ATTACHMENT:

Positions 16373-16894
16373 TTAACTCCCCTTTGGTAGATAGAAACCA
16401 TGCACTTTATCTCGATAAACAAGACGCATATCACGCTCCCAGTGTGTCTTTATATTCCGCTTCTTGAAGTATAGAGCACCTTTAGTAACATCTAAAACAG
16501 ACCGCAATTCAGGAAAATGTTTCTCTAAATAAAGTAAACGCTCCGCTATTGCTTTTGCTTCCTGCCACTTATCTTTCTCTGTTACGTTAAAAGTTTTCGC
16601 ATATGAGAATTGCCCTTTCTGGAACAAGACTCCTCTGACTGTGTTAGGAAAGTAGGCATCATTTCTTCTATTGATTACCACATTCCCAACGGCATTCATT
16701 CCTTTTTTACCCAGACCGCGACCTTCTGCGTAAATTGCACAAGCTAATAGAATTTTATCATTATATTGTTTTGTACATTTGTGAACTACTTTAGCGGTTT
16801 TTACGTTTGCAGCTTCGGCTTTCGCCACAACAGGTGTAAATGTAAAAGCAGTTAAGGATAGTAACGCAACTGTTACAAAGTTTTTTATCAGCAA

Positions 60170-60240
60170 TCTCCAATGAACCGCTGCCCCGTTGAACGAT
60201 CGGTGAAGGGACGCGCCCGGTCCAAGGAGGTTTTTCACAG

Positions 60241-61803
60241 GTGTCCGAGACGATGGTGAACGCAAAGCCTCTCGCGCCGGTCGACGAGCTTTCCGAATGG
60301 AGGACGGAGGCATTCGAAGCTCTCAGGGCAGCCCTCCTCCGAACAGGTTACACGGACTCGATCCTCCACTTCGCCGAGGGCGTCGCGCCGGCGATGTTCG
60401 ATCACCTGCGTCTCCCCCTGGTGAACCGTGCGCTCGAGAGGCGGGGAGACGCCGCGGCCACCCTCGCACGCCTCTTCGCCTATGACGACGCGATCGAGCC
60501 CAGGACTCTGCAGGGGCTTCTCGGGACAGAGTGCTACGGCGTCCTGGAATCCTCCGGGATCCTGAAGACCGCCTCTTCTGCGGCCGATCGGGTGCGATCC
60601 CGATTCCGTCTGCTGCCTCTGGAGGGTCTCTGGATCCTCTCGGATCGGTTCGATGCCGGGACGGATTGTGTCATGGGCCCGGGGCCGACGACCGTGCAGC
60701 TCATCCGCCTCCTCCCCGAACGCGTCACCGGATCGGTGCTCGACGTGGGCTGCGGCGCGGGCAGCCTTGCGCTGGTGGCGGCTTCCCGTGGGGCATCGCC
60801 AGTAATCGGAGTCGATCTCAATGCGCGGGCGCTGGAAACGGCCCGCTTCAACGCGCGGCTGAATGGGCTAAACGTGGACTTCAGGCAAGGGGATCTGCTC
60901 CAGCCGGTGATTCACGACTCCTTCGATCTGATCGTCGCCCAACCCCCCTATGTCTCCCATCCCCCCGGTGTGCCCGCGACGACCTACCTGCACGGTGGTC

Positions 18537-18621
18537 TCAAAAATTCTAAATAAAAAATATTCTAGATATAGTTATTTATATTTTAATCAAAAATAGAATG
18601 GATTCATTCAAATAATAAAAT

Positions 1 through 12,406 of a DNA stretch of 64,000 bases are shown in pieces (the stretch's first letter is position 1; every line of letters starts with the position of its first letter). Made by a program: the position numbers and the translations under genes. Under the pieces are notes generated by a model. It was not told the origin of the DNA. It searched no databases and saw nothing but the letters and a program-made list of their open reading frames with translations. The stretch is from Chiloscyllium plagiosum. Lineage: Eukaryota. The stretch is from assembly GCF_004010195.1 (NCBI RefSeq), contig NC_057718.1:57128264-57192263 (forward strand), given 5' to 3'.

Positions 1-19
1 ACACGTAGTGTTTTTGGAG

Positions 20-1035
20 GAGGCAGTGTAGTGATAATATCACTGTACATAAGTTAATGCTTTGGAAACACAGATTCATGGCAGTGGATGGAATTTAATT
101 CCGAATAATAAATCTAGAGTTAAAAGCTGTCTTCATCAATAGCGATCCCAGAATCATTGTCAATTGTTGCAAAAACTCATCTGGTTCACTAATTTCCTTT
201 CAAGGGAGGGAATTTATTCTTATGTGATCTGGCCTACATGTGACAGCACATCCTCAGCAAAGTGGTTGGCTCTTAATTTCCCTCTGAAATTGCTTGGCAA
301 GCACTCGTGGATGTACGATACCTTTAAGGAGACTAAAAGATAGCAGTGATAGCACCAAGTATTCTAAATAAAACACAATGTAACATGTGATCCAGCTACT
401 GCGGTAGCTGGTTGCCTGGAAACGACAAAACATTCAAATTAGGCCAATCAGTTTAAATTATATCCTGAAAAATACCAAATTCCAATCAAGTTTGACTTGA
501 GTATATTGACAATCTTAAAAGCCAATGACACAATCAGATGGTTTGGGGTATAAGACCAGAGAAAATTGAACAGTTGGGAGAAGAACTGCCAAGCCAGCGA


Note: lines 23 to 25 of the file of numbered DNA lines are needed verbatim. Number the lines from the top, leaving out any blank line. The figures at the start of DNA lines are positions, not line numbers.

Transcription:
Positions 1 through 12,406 of a DNA stretch of 64,000 bases are shown in pieces (the stretch's first letter is position 1; every line of letters starts with the position of its first letter). Made by a program: the position numbers and the translations under genes. Under the pieces are notes generated by a model. It was not told the origin of the DNA. It searched no databases and saw nothing but the letters and a program-made list of their open reading frames with translations. The stretch is from Chiloscyllium plagiosum. Lineage: Eukaryota. The stretch is from assembly GCF_004010195.1 (NCBI RefSeq), contig NC_057718.1:57128264-57192263 (forward strand), given 5' to 3'.

Positions 1-19
1 ACACGTAGTGTTTTTGGAG